810.20 Defense/1–1645: Telegram

The Ambassador in Chile (Bowers) to the Secretary of State

71. Meeting Brett Commission with Chilean officials at 9:15 resulted in acceptance of agenda proposed. The conversations and atmosphere most friendly and agreeable throughout. At luncheon I gave at noon Chileans seemed in happy frame of mind.

However, questions were asked and pressed covering matters Brett does not feel within his jurisdiction because political and these have been submitted to me by Brett. The agenda prepared by Brett’s [Page 735] headquarters for the conduct of the staff conversations are based upon directives issued by the Joint United States’ Chiefs of Staff.

(1) From the agenda: “The United States will employ its Armed Forces to assist any republic to defeat attacks on it by the Armed Forces of a non-American state, or by fifth column groups supported by non-American state, when requested so to do by the recognized government of the republic concerned.”

The Chileans inquire what basis of understanding to this effect is to be provided which is more binding than an unwritten assurance to this effect. They make the point that this does not indicate our attitude in case of trouble between two American nations, even though Chile should be attacked by Argentina which we ourselves believe to be inspired by Nazi Germany.

Though they did not press this point they suggested the substitution of “constitutional” for “recognized government”, evidently having Bolivia in mind.

(2) From agenda: “This Government is committed to collaboration with other American Republics through inter-American and bilateral arrangements for mutual defense. It has been this Government’s policy to avoid entering into formal offensive and defensive alliances.”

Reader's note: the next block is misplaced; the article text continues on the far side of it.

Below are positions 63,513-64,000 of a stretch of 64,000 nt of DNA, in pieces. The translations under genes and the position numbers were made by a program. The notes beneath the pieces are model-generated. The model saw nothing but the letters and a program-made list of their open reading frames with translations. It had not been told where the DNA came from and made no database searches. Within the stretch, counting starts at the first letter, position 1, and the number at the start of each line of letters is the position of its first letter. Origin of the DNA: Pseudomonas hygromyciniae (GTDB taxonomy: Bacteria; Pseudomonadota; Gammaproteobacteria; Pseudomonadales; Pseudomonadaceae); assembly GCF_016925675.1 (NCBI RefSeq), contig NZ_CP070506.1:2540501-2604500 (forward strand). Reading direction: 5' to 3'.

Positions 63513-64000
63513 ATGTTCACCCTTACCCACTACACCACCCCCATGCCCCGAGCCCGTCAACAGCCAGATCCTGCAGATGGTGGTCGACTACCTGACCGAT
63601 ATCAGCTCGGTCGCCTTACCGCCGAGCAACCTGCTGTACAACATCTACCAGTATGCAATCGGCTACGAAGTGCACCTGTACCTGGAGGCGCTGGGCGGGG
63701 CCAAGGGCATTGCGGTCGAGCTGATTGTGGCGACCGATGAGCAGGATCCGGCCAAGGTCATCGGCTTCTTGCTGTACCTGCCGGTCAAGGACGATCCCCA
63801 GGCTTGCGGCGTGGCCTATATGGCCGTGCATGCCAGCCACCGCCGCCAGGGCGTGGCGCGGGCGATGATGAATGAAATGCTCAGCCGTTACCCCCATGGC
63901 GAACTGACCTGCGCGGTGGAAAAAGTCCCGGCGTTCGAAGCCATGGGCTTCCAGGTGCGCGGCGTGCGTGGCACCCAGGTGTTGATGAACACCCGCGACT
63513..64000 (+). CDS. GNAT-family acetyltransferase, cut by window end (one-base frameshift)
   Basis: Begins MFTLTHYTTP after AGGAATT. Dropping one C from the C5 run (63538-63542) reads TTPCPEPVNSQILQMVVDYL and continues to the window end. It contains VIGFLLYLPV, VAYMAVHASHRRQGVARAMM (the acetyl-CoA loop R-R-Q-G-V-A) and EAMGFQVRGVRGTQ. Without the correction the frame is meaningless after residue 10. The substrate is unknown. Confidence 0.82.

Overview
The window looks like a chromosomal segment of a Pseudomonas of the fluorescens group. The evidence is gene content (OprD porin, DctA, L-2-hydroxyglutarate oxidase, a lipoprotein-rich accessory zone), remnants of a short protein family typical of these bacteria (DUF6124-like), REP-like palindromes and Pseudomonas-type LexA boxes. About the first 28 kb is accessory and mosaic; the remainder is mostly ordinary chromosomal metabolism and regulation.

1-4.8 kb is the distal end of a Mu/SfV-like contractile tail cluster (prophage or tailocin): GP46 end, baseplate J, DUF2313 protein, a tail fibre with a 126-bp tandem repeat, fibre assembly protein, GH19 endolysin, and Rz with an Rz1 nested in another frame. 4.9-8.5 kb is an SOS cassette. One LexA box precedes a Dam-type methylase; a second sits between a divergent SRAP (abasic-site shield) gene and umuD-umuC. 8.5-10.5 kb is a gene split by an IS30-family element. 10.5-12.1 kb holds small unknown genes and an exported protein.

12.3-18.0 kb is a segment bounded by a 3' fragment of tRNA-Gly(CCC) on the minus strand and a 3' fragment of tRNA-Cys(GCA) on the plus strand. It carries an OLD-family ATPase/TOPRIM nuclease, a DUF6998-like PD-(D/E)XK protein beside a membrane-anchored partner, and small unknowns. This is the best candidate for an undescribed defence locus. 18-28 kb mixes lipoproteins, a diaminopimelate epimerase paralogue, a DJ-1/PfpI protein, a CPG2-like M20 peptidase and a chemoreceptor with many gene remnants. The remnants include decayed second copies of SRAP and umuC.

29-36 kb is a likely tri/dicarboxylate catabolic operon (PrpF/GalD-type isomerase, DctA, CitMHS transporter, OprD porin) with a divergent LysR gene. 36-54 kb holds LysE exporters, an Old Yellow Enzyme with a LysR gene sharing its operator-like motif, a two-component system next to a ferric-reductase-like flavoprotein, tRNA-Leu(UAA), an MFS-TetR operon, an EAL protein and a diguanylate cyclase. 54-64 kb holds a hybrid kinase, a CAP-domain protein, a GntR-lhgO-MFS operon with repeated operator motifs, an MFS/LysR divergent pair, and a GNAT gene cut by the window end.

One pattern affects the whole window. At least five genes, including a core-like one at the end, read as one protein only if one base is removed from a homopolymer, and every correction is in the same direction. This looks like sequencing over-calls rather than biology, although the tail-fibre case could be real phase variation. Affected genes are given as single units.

Referring to bilateral arrangements, Chile would prefer a formal arrangement as in a treaty, since it feels that this would discourage any irresponsible attacks. The Chileans make the point that as stands the attack would begin before anyone would know of our intentions. They suggest the advantage of an assurance that in case of an unprovoked attack on any American nation we would support the nation attacked. But they assume that the last sentence makes this impossible, since this would amount to a defensive alliance.

(3) From the agenda under “assumption made by the United States”: “that the American Republics will in future, have a role to play, within the framework of a general security organization, in the maintenance of peace and security within this hemisphere.”

The Chileans inquire if this means that Chile will be within the framework, and if so, is this to be by virtue of a treaty of written assurance. I personally suspect this refers back to the conversations when Wright was here11 in which it appeared possible that since Chile is only an “associate” and not [a member?] of the United Nations she may not be permitted to sit in on the creation of this organization for the preservation of peace.

These questions are not interfering at all with the conversations which are going along so well that Brett feels tomorrow’s meeting will [Page 736] end all the important actual preliminaries and the special committees will then proceed with the practical features.

President Ríos is giving luncheon at summer palace in Vija12 Thursday for Brett, General Smith, Colonel Fitzpatrick, Captain Quintana Fernández, General[s?] Carrasco and Mejetes.

  1. See Foreign Relations, 1944, vol. vii, pp. 691 ff., passim.
  2. Presumably Viña del Mar.